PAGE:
"HOW TO EAT FRIED WORMS" — ** 1/2 — Luke Benward, Adam Hicks, Hallie Kate Eisenberg; rated PG (violence, vulgarity).

You can have your worms in an omelet, or whipped into a smoothie.

You can fry 'em in lard, dip 'em in hot sauce or toast 'em with a magnifying glass.

Pop them in the microwave, or down them sashimi style, no flames required.

But eat them you will, or you'll be wearing them in your pants at school the following Monday.

"How to Eat Fried Worms" could be the ultimate 11-year-old boy's movie, a little cruel, a little gross and a lot funny. It's not highbrow comedy. But then, 11-year-old boys are not exactly "Masterpiece Theatre" material.

The movie based on Thomas Rockwell's book is about Billy, played by the adequate-and-no-more Luke Benward, a new kid at school who runs afoul of the fearsome bully Joe Guire (Adam Hicks, not particularly fearsome). Joe has a "death ring" he punches his victims with, one that won't kill them right away, "but in the eighth grade, so no one can prove it."

When Joe and his flunkies fill Billy's thermos with worms, Billy tries to stand up for himself. Yeah, I eat worms all the time, he says.

No, ya don't, says Joe.

Do too.



A challenge. Joe decrees that Billy must down 10 worms the following Saturday, with witnesses, and not throw up. If he does, it's worms in his pants at school. Billy, not much of a negotiator, fires back that if he does eat the worms, Joe has to stuff his pants.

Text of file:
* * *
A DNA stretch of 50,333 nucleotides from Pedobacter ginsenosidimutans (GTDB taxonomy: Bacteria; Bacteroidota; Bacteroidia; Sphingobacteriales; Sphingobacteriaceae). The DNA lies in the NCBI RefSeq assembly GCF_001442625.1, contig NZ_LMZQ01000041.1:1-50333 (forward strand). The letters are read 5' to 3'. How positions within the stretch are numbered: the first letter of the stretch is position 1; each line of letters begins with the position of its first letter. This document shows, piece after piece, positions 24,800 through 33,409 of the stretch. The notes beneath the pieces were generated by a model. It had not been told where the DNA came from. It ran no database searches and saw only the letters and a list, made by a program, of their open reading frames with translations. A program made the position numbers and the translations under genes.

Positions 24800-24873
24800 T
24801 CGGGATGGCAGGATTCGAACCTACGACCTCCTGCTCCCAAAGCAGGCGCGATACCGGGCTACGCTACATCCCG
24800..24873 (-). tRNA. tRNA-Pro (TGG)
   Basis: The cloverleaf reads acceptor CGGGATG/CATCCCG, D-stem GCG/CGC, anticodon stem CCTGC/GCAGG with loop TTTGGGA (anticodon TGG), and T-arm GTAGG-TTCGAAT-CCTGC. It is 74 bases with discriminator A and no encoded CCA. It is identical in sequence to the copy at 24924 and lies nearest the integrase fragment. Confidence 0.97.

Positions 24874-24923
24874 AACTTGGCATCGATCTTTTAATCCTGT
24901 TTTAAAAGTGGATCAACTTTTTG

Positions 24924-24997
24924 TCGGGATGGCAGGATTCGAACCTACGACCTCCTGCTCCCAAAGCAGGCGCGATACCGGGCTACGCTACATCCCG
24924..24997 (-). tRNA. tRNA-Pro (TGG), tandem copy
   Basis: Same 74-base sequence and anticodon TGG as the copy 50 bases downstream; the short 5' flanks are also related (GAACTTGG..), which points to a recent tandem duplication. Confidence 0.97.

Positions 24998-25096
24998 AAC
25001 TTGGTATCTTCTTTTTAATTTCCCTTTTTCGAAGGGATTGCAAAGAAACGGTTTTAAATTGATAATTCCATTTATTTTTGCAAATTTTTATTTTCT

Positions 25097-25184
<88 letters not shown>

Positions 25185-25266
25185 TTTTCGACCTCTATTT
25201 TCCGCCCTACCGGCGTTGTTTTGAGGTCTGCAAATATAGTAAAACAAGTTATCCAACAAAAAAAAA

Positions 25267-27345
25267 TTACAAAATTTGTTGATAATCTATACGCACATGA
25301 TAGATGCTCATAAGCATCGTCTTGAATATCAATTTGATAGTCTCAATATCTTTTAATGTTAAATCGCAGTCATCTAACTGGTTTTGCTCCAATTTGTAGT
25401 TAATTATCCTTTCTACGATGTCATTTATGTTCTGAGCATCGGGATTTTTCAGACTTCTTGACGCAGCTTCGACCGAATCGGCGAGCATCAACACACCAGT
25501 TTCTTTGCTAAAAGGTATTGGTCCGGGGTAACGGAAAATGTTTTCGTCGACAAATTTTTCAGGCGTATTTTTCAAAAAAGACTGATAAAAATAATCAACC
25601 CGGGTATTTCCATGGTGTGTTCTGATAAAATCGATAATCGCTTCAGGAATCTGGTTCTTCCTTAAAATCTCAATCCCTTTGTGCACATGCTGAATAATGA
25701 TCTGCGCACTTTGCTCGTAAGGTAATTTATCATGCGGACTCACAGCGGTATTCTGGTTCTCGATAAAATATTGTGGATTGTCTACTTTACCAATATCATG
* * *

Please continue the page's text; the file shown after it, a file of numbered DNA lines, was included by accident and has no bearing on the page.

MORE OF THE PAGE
Problem: Billy has the weakest stomach in fifth grade. His booger-factory brother Woody (Ty Panitz, simply hilarious) can make him queasy. He gets carsick. And airsick. And, you get the picture.

Billy's allies in this are the picked-on tall girl, Urk (played by veteran child actress Hallie Kate Eisenberg) and assorted other victims of Joe's bullying.

Thus, we spend an epic Saturday, hurtling without hurling from picnic grille to greasy spoon, blender to microwave, as Joe and his minions try and try again to get the new boy to barf. With every worm turned, Billy, a k a "Worm Boy," gains status and Joe loses face.

Writer-director Bob Dolman ("The Banger Sisters") keeps the pace lively and the movie sprightly as he bounces from worm-dish to worm farm, with animated interludes between courses.

But the movie is limited by its story, its themes and its cast. It doesn't have much to do with Urk, who is plainly more mature, smarter and deserving of better friends than Billy, who lets the same peer pressure that he's fighting persuade him to shun her. Walden Media, the producers of this as well as "Because of Winn-Dixie," "Hoot" and "Chronicles of Narnia," is striving to make good movies for kids. But they seem to have a knack for hiring cheap, low-skilled child actors. The grownups (Tom Cavanaugh is dad, Kimberly Williams-Paisley is Mom) are barely in the background, though there's a nice parallel story about dad facing his own "new kid" issues at work.

Lots of positive messages in between the worm-burns, about not just vanquishing a bully but trying to win him over, about confronting your fears, about prepping for an appearance on "Fear Factor."

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"Fried Worms" is a "Hoot" with more laughs, funny enough, so long as you don't consider the worm's point of view.

"I wonder what he's thinking," one little creep muses as a worm sizzles in the microwave.

Careful, sonny. That's vegetarian talk.

"How to Eat Fried Worms" is rated PG for mild bullying and some crude humor. Running time: 85 minutes.

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